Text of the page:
In the paper column, the variables having statistical significance in the model M-C are shown in model M-B and M-A at the same time. This means that the variables having statistical significance in the model M-A are the determinants of paper output. The statistical significance of the column on patent and (paper + patent) have the same meaning with the column of paper.
The coefficient of each variable means the degree of impact. For example, the coefficient of 0.250 of master students in the model M-A in paper column means if there is a 1 master student increase, then, there is a 0.250 paper increase. The coefficient of 0.002 of government funds in the same column means that for 1 unit (Korean Won 1 million) of government funds, there will be an increase of 0.002 in papers.
As for determinants, the estimation results of the paper column mean the determinants of paper. Those determinants are master students, doctoral students, government funds and rank and field. Like the paper column, the determinants of patent are master students, doctoral students, industry funds and government funds. The determinants of overall productivity are master students, doctoral students, industry funds and government funds in resources variables, and rank and field in personal variables. The summary of determinants is shown in Table 12 .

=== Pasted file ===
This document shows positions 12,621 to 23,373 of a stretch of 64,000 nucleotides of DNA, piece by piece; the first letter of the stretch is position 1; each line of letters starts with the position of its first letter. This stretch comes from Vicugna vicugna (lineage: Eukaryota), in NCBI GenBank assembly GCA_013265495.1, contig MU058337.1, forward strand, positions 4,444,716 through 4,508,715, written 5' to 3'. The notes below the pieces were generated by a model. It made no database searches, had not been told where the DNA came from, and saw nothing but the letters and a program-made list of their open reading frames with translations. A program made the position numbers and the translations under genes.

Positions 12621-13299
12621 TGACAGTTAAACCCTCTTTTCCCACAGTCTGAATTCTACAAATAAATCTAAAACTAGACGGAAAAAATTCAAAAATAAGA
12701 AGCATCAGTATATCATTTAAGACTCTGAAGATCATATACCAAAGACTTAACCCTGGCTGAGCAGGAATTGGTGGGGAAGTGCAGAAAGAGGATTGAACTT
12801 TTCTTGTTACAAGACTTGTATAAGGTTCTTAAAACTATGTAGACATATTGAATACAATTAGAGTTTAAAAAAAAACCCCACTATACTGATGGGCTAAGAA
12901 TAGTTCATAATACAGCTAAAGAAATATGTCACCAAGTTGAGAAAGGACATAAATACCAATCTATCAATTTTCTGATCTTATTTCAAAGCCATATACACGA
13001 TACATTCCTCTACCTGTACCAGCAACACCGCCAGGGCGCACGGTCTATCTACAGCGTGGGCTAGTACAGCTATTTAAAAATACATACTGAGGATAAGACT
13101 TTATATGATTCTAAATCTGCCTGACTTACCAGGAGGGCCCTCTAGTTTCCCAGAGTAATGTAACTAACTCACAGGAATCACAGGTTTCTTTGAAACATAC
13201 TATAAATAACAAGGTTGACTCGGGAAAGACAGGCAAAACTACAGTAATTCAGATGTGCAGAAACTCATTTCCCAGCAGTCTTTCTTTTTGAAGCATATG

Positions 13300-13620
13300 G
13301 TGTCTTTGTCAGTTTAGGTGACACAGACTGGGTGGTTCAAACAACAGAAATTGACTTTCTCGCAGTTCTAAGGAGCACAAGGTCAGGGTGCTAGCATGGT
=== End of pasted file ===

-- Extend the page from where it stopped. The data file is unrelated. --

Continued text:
Summary of determinants
PPT Slide
Lager Image
Note: (-) means the negative impact compared to the missing variables.
V. Conclusion
- 1. Discussion and Conclusion
- 1.1 Summary of Hypotheses
Although the object of this study is to figure out the determinants of research productivity, we set eight hypotheses: 4 for facts drawn during analysis and 3 for determinants. Research productivity was measured by papers, patents and by papers and patents. The explanatory variables are personal variable of rank. The resources variables are the number of master and doctoral students, government funds, industry funds and overseas funds.
Hypotheses for Facts
  • H1 – There is a difference in research productivity by sex.
  • H2 – Productivity increases along with age, and then it declines after a certain level.
  • H3 – There is productivity differences by the country of PhD acquisition.
  • H4 – Professors in Seoul have higher productivity than professors in other areas.
Hypotheses for Determinants
  • H5 – Research productivity is affected by the source of research funds.
  • H6 – The more the number of graduate students, the more research productivity.
  • H7 – Academic rank is an important determinant of research productivity.
  • H8 – Academic field is an important determinant of research productivity.